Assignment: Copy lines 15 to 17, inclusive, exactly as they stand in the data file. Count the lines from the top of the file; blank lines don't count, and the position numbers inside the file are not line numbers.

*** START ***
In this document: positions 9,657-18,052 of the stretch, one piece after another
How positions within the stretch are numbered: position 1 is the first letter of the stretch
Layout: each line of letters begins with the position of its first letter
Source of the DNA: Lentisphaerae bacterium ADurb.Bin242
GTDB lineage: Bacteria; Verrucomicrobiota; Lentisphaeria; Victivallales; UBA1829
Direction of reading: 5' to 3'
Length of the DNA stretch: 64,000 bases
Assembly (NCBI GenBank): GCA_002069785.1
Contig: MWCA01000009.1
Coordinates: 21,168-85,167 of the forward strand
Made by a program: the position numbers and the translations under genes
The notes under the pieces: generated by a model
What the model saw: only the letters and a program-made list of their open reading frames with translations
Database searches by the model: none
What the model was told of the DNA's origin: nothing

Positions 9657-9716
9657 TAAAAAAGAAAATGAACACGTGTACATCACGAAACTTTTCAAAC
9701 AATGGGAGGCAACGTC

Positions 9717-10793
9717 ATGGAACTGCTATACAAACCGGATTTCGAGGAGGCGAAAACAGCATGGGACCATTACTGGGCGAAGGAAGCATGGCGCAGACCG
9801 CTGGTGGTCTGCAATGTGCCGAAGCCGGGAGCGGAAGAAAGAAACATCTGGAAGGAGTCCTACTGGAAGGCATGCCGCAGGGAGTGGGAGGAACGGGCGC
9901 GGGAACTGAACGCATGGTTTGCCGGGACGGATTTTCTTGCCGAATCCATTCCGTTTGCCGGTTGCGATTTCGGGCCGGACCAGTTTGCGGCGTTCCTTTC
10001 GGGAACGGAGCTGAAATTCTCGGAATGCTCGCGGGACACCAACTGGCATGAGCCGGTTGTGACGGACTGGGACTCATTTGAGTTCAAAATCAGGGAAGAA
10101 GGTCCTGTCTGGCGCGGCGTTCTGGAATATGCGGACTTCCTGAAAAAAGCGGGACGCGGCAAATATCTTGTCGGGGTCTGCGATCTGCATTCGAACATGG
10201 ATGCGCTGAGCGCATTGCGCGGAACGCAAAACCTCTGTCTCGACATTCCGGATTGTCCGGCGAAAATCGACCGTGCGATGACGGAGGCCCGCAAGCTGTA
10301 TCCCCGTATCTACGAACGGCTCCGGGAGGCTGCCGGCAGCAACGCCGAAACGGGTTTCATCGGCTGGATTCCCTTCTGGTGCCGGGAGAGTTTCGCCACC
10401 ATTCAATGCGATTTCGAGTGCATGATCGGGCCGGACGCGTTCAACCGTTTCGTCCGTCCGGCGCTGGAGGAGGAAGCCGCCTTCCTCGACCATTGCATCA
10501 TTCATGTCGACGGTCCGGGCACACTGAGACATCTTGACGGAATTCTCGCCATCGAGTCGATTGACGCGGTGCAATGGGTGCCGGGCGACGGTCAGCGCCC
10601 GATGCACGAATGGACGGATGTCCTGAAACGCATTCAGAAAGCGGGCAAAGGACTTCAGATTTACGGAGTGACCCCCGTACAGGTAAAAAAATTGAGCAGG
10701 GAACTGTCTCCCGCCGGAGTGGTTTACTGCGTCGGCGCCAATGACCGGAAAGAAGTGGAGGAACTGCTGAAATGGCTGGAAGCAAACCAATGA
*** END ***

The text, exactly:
What the model was told of the DNA's origin: nothing

Positions 9657-9716
9657 TAAAAAAGAAAATGAACACGTGTACATCACGAAACTTTTCAAAC